The last time the FBI's five lead investigators in the Watergate Hotel break-in case were together was when President Richard Nixon resigned the presidency in 1974.
Nearly 50 years later, the now silver-haired special agents gathered Wednesday night at The Citadel to reflect on the case that made their careers.
Decades have passed, but history seemingly tends to repeat itself.
John Minderman was the weekend on-call case agent on the day of the Watergate Hotel break-in during the early hours of June 17, 1972.
He would help investigate and connect the crime to Nixon and his White House.
Minderman said the current headlines seem all too familiar as comparisons between the Donald Trump presidency and the Nixon era have been scrutinized by media outlets across the country.
"I see striking parallels between what we were forced to go through and what's happening today," Minderman told The Post and Courier.
"Watergate was a political perversion. It was a criminal act; it was a felony. It was perpetrated to some extent by foreign nationals. There was the CIA and FBI investigating this and information was being leaked to the press," he said.
Some of the men are aware of the historical parallels between 1972 and 2020. Claims of a politicized FBI. Presidents facing impeachment. Evidence of election tampering and party hacking. And world tensions, including, just like then and now, places in the Middle East.
While many of the investigators shied away from comparisons from current events, they didn't pull any punches when reflecting on the Watergate break-in, which started when several burglars were arrested at the Democratic National Committee office located in the Watergate complex in Washington, D.C.
That led to a two-year investigation that was reported to the public in real time largely by Washington Post reporters Bob Woodward and Carl Bernstein. The duo won a Pulitzer Prize for connecting Nixon's Committee to Re-Elect the President (known as CREEP) to the break-in, which ultimately led to the Republican's resignation in 1974.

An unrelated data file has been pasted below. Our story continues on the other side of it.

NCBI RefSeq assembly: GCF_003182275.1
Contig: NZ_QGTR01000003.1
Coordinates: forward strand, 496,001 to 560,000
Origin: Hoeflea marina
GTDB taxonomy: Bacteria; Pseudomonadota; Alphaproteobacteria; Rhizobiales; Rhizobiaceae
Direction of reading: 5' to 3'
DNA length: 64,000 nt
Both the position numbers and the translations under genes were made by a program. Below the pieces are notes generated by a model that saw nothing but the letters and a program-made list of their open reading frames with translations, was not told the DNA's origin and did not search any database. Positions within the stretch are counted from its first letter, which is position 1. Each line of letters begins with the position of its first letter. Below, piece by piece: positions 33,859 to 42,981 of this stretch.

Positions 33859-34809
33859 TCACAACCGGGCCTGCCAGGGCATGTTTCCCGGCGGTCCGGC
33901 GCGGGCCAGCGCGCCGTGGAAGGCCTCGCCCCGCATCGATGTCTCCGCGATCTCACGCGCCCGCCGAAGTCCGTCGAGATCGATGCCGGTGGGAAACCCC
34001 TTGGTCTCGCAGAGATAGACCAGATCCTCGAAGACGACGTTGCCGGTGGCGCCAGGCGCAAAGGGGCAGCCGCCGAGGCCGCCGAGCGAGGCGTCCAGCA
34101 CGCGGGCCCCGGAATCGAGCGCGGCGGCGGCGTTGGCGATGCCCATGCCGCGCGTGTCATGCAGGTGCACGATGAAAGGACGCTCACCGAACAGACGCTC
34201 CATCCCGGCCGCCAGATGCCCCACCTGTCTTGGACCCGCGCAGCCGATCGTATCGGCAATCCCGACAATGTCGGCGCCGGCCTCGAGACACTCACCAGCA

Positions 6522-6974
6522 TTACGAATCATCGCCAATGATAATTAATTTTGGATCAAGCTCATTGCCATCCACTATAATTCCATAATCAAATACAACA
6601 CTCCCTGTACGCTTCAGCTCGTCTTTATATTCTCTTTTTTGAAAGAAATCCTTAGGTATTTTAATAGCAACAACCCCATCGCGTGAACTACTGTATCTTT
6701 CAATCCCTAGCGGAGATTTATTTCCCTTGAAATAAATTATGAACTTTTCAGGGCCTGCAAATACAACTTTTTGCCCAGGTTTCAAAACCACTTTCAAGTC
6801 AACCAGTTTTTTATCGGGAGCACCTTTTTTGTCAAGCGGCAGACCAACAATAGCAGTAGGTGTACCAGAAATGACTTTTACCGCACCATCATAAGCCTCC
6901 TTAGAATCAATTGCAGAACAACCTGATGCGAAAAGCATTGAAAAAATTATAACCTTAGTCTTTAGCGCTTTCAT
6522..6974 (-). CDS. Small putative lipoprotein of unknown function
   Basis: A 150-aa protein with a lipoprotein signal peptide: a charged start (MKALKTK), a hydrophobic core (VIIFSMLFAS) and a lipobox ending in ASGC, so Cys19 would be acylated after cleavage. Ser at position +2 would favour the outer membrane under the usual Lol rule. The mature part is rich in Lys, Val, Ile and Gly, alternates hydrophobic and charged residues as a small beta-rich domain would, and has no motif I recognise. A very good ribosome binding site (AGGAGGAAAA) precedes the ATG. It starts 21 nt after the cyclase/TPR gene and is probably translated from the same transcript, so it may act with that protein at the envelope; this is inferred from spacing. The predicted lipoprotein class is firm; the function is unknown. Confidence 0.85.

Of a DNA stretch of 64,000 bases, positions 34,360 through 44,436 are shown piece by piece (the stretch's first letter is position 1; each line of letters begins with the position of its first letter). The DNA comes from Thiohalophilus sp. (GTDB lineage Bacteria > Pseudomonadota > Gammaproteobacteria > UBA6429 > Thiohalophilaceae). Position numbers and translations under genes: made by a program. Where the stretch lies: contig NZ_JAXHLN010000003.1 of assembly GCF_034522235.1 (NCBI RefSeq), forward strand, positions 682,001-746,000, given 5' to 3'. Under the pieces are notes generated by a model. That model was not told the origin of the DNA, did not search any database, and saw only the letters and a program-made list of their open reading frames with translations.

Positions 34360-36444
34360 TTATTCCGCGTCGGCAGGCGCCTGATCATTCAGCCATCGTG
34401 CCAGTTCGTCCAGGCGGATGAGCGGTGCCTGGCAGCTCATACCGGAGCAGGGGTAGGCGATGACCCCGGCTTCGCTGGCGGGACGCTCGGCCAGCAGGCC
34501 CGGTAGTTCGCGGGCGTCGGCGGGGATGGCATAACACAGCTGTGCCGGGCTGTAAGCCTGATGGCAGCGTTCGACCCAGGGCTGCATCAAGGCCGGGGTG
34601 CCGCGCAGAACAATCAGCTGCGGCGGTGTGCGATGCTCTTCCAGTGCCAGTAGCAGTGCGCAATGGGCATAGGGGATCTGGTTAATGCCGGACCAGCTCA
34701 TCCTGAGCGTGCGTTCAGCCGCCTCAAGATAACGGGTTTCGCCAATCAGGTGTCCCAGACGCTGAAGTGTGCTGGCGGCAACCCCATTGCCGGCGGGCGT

This was made possible by an informant the Post reporters dubbed "Deep Throat," who was revealed in 2005 to be Mark Felt, the former associate director of the FBI.
The agents this week didn't speak kindly of Felt or the Post's reporting.
"He didn't save the Republic. It was the hard-working agents on the ground that solved this," said former FBI investigator Paul Magallanes.
"Felt was an outlaw. He breached his oath by leaking," Magallanes said. "He wasn't a hero. He was a bum."
Magallanes was instrumental in the Watergate investigation.
Minderman said Magallanes developed sources in the D.C. area who were Cuban nationals. Because Magallanes spoke Spanish, he gained their trust and ultimately established the money connection between CREEP and the Watergate burglary.
Angelo Lano, the lead investigator assigned to Watergate, told The Post and Courier that Woodward and Bernstein's reporting was causing headaches. People the FBI were interviewing discretely were worried they'd be outed in The Washington Post.
Ultimately, Lano felt like the reporters were taking credit for the FBI's hard work.
"It was upsetting that the results of our investigation were being publicized," Lano said. "It's distracting. It takes the emphasis out of the people conducting the investigation."
In total, 69 government officials were charged in connection to the scandal, and 48 of them were found guilty.
H.R. Haldeman and John Erlichman, both White House staff members, resigned and were subsequently jailed. John Dean, White House legal counsel; John Mitchell, attorney general and chairman of CREEP; Howard Hunt and G. Gordon Liddy, ex-White House staff; and Charles Colson, special counsel to the president, also served jail time.
On Aug. 9, 1974, Nixon resigned the presidency from the Oval Office saying "because of the Watergate matter I might not have the support of the Congress that I would consider necessary to back the very difficult decisions and carry out the duties of this office in the way the interests of the Nation would require."
The five investigators have only kept in touch through email, occasional visits and phone calls. But this gathering in Charleston was the first time they were able to get the whole group back together.
Lano said they told jokes, exchanged funny stories about the investigation and reminisced on how tough it was.
"During the Watergate investigation, it was very hectic," Magallanes said. "But we had Angelo as a maestro, and we were his instruments. He directed us and we, together performed a beautiful symphony."